Welcome to European Tribune. It's gone a bit quiet around here these days, but it's still going.
Dean Baker is one of my favorite US economists. He agrees with Jerome that Greenspan is guilty of recklessly blowing bubbles:

The Federal Reserve Board is having its annual retreat at Jackson Hole, Wyoming and the agenda this year is devoted to a retrospective of Greenspan's 18-year tenure as Fed chairman. The world has not seen a greater display of obsequiousness since the death of Leonid Brezhnev. An economist whom I used to respect even called him the greatest central banker in history . . .

Let's get a few facts on record:

1) Mr. Greenspan ignored the stock bubble. . . . decided that it wasn't his job to do anything about the creation of $10 trillion in bubble wealth and the resulting economic distortions. . . . The tens of millions of people who saw much of their retirement savings disappear in the crash are just out of luck, as are the pension funds that are now insolvent . . .

. . .

2) Mr. Greenspan promoted the housing bubble. . . . like the alcoholic who gets over one hangover by starting on the next, Greenspan's tool for getting out of the recession created by the collapse of the stock bubble was to promote a bubble in the housing market. . . .

When the housing bubble bursts, we will see the loss of $5 trillion in housing bubble wealth. . . . Tens of millions of people will be in for a rude shock . . . this will destroy their plans for a comfortable retirement.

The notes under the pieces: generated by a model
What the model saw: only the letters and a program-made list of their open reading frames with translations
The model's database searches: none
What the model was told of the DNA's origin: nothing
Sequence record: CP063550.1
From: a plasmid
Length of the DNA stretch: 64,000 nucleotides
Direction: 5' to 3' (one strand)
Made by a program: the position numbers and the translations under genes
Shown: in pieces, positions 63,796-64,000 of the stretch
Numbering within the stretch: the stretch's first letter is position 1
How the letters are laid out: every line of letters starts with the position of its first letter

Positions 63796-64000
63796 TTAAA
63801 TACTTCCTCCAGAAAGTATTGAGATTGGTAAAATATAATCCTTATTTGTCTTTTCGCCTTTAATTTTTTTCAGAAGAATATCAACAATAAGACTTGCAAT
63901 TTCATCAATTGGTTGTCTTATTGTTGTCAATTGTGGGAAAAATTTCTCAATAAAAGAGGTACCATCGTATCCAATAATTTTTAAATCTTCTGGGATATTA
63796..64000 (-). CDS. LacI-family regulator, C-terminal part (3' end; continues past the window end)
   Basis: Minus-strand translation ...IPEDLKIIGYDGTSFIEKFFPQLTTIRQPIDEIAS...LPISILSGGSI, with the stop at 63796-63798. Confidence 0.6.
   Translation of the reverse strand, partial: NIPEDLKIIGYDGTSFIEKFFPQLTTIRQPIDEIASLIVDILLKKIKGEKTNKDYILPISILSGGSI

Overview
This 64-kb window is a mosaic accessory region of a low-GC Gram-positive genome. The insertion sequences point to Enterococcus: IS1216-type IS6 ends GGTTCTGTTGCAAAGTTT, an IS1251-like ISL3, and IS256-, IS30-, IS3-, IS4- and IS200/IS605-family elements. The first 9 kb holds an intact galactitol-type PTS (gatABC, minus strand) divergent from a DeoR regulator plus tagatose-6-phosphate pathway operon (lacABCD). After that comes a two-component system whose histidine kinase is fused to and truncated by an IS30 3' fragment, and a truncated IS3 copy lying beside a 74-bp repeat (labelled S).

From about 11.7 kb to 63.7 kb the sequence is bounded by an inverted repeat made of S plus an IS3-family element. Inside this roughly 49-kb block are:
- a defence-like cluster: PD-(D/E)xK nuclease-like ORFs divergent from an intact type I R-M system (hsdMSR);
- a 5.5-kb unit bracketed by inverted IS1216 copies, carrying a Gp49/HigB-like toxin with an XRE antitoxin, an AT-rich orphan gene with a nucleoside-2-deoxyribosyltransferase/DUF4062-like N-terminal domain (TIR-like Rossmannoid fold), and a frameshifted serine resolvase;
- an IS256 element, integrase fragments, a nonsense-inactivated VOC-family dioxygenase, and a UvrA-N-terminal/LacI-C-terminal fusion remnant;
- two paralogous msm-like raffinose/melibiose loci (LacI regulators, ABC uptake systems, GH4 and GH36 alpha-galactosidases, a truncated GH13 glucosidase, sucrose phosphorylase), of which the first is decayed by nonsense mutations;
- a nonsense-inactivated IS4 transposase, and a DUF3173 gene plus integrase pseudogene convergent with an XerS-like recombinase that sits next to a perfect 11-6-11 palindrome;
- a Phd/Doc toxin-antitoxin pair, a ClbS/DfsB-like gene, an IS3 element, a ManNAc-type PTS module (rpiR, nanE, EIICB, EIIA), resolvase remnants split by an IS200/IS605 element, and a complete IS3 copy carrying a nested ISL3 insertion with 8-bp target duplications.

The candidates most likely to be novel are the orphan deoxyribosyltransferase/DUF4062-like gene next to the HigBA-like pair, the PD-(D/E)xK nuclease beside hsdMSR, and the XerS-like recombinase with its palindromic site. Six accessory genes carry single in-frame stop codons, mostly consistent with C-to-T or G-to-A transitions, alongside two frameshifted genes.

The economic fallout will also be enormous. . . . You will see a huge falloff in consumption . . . The resulting recession may well be worse than the 1981-82 slump.

For extra fun, watch for the collapse of the secondary mortgage market . . . think S&L bailout, think $400-$600 billion in federal spending.

But Baker also agrees with FT that:

In 1995 and 1996 he lowered interest rates and kept them low. This allowed the unemployment rate to fall below the 6.0 percent level that the vast majority of economists considered a floor. . . .

The decision . . .  gave millions of people jobs. . . . disproportionately benefits those who are most disadvantaged, especially African American and Hispanic workers. . . . allowed for the first sustained growth in real wages for most of the country's workers since the early seventies. . . .

There is a bit of a contradiction here, I think, since, as Jerome argues, the low interest rates helped to make the stock bubble possible in the first place, and the bubble itself contributed to faster growth and low unemployment, making the 1990s boom unsustainable in the long run.

Baker argues, though, that Greenspan had an option other than raising interest rates:

The proper remedy for the bubble was actually very simple - talk. If Greenspan used his Congressional testimony and other public speaking opportunities to lay out the case for the bubble, there is little doubt that it would have deflated long before it reached such outlandish proportions.

Is this true? Is it possible to jawbone our way out of financial bubbles?

If not, is there any hope of creating a sustainable full employment economy without blowing bubbles? How do we square this circle?

by TGeraghty on Sun Aug 28th, 2005 at 07:18:18 AM EST

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